Why I Need A Certification?
IT'S MANDATORY FOR COMPANIES TO TRAIN
THE FORKLIFT OPERATORS
AVOID OSHA CITATIONS
OSHA can impose a $7,000 fine for each untrained operator (up to $70,000 fine for willful violations) OSHA’s regulatory reference: Cal OSHA Title 8 Section 3668 OSHA Standard 29 CFR 1910.178 -
Satisfies . . . Liability Insurance Worker’s Comp OSHA Field Inspectors
CONSIDER THIS: Next year, 100,000 injuries involving forklifts will be reported.100 workers will lose their lives.
Effective December 1, 1998
OSHA regulations make the Employer responsible to comply with all the regulations for all its Lift Truck Operators
On December 1, 1998, the Occupational Safety and Health Administration (OSHA) published a standard that revised the existing requirements of 29 CFR 1910.178 and issued new requirements to improve the training of powered industrial truck operators.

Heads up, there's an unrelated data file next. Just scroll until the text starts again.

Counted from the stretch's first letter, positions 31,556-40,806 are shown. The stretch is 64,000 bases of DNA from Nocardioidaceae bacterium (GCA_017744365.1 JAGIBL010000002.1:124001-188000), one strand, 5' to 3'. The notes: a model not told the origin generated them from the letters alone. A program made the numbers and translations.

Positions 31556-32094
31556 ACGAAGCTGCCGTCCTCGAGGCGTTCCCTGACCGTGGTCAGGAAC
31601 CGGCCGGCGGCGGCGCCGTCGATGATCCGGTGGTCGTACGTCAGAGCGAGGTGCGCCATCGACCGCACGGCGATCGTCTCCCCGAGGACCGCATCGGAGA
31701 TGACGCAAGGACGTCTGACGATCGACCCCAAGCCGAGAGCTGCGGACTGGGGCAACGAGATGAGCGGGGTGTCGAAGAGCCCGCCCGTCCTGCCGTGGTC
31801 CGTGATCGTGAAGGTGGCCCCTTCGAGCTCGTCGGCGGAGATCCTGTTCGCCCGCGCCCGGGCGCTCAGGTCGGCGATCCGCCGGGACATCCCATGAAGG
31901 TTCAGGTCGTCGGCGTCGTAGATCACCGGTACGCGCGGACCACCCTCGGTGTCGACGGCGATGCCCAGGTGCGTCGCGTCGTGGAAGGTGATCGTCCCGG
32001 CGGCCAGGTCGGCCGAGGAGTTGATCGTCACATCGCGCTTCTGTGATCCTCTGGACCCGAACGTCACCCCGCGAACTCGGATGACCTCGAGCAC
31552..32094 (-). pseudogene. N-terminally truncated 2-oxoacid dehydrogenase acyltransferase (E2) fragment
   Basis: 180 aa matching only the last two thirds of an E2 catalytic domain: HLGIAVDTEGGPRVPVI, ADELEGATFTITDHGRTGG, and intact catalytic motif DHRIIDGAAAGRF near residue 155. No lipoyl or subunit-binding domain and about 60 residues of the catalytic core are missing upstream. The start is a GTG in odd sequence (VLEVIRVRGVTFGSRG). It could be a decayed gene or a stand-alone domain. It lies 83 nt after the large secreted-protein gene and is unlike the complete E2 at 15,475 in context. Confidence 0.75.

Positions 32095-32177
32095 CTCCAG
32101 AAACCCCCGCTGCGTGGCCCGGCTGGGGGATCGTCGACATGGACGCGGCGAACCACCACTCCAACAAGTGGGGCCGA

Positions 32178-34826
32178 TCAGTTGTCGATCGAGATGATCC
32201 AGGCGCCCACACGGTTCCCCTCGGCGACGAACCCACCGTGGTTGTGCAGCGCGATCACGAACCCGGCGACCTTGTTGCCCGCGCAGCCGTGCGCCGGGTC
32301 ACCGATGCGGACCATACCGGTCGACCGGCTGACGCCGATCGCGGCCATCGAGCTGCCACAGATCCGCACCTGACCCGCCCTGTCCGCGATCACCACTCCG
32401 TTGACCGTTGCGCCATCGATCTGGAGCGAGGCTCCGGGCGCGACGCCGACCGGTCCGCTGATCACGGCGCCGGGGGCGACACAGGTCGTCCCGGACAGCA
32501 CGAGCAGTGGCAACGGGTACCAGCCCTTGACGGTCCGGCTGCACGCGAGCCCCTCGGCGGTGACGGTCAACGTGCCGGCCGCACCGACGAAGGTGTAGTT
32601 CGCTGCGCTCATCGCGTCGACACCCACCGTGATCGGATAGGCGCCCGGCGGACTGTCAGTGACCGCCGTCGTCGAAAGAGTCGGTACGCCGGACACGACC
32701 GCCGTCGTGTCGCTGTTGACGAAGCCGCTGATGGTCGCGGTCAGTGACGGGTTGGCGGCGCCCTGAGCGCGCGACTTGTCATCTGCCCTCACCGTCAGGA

The standard becomes effective on March 1, 1999, with mandatory compliance by December 1, 1999. This new standard is intended to reduce the number of injuries and deaths that occur as a result of inadequate operator training. The powered industrial truck operator training requirements will apply to all industries except agricultural operations.
The employer must evaluate the operators’ performance before allowing any employee to use a vehicle in the workplace, except for training purposes.
The employer may designate any qualified employee as Trainer/Evaluator. There are no special or additional “Train the Trainer” requirements.
OSHA does not certify, accredit or approve any trainers or training programs for powered industrial trucks. The responsibility for compliance with the requirements of the OSHA standard rests with the employer.